Isn’t there a correlation between corruption and, inadequate, wrongly focused, or virtual absence of law enforcement? For development economists, this is a point to ponder. Will they comment on it in their future reports? My guess is as good as yours. The only reports that partly focus on this issue are those that rank countries according to country risk.
But these reports too, don’t assert that a grossly underpaid and ill-equipped police force can be bought over by criminals – adulterators, fake goods producers, copyright violators, loan defaulters, tax evaders, land grabbers, smugglers, drug traffickers, extortionists, kidnappers, target killers, etc. Law enforcers – fallible human beings – need solid state backing to become immune to temptations.
How forcefully did politicians and the media condemn the fact that none of the police reform commission reports were implemented? Isn’t it clear that all experiments in changing the accountability channels failed to deliver because the intention behind each was to keep law enforcers subservient to the (rarely responsible) administrations, political or non-political.?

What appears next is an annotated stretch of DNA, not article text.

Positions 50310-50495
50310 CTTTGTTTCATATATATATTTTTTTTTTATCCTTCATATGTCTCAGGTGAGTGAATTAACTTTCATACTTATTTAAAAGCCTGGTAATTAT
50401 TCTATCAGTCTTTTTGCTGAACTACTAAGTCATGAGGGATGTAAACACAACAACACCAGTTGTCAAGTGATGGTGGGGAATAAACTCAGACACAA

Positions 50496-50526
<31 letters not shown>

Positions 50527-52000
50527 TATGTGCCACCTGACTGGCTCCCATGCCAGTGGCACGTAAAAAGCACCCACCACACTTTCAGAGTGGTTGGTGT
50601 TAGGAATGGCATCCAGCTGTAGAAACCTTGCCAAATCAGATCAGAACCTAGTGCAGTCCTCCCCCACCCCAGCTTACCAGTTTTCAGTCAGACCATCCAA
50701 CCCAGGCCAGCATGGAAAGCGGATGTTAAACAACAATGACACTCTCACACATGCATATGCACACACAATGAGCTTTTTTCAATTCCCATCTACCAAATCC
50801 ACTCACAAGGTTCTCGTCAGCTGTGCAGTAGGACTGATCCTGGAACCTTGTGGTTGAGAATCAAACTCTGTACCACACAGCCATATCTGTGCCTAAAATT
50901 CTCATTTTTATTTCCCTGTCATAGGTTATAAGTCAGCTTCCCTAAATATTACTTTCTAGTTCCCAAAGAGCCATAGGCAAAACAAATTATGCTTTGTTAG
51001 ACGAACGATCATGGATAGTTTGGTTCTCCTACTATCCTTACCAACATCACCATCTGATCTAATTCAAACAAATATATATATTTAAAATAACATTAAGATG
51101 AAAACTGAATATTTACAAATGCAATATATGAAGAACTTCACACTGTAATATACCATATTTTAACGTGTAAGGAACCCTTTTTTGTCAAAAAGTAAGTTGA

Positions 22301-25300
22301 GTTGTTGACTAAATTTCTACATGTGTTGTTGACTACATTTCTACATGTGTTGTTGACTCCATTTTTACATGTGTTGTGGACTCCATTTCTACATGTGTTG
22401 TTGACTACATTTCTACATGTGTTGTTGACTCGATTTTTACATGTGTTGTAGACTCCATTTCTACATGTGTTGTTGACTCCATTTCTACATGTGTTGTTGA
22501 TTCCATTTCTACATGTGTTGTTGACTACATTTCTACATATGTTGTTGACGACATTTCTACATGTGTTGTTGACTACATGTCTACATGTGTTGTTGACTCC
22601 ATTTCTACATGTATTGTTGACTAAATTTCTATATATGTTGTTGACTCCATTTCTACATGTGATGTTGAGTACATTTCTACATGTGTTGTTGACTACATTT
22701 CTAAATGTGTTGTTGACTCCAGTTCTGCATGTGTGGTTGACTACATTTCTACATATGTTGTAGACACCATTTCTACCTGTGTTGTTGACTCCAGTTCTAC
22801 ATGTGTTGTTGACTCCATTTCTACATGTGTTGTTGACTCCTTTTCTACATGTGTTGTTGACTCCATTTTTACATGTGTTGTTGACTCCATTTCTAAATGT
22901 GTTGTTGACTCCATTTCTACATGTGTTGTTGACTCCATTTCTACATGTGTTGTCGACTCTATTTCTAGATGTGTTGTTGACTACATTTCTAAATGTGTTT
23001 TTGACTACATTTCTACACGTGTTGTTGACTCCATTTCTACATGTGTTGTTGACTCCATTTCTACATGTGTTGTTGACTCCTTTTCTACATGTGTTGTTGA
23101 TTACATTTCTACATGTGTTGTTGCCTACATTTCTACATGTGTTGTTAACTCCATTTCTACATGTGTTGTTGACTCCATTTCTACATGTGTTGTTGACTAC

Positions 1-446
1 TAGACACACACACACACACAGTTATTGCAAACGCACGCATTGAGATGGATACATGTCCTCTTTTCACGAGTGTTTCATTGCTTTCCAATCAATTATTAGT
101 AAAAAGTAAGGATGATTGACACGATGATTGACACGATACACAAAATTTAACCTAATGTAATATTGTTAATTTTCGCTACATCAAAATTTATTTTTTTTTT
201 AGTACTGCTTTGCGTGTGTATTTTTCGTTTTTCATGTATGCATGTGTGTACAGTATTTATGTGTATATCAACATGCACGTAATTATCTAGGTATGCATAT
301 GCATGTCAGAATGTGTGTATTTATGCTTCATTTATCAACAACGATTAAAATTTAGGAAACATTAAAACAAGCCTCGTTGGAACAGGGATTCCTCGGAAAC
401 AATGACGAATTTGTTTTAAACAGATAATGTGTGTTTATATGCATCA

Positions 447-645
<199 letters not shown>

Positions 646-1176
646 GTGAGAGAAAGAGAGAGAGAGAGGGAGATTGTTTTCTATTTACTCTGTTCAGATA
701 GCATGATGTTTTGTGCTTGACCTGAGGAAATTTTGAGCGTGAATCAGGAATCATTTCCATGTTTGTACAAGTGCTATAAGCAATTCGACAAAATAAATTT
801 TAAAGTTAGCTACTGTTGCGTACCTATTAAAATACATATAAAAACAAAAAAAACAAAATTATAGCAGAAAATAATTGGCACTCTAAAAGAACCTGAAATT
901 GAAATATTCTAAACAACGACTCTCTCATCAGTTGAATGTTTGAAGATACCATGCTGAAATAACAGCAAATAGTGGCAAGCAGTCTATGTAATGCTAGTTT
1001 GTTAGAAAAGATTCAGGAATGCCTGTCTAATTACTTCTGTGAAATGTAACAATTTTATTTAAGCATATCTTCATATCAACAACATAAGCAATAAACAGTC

Stories keep circulating about the key front line position of Station House Offices (SHO) being auctioned by the police top brass, and given to the highest bidders. It is therefore no surprise that thereafter an SHO’s prime target becomes earning money and the only way of achieving that target is to offer protection to organised criminals in exchange for a monthly “fee”.
This profile of law enforcers won’t change on a durable basis unless they come out of the clutches of in-power politicians. For operational purposes, police should be accountable only to an independent authority consisting of retired senior police officers, reputed lawyers, criminologists, social scientists, and a minority of bureaucrats to advise on the administrative advisability of the police mandate.
That authority must have a fixed term (to prevent pre-mature changes therein), and empowered to decide on and assure the provision of requisite operational resources, and timely changes in salary structures to compensate for adverse inflationary trends. That will ensure the integrity of the police force, especially in its front line that will remain vulnerable to adverse price changes.
If the writ of the state is to be established, Pakistan’s police force must be doubled in the next three years to penetrate every town and village. Minus that, Pakistan will remain hostage to the power of the landlords who rule the roost in Pakistan’s vast hinterland. At present, with no sign of the state in their midst, citizens living there virtually worship the landlords.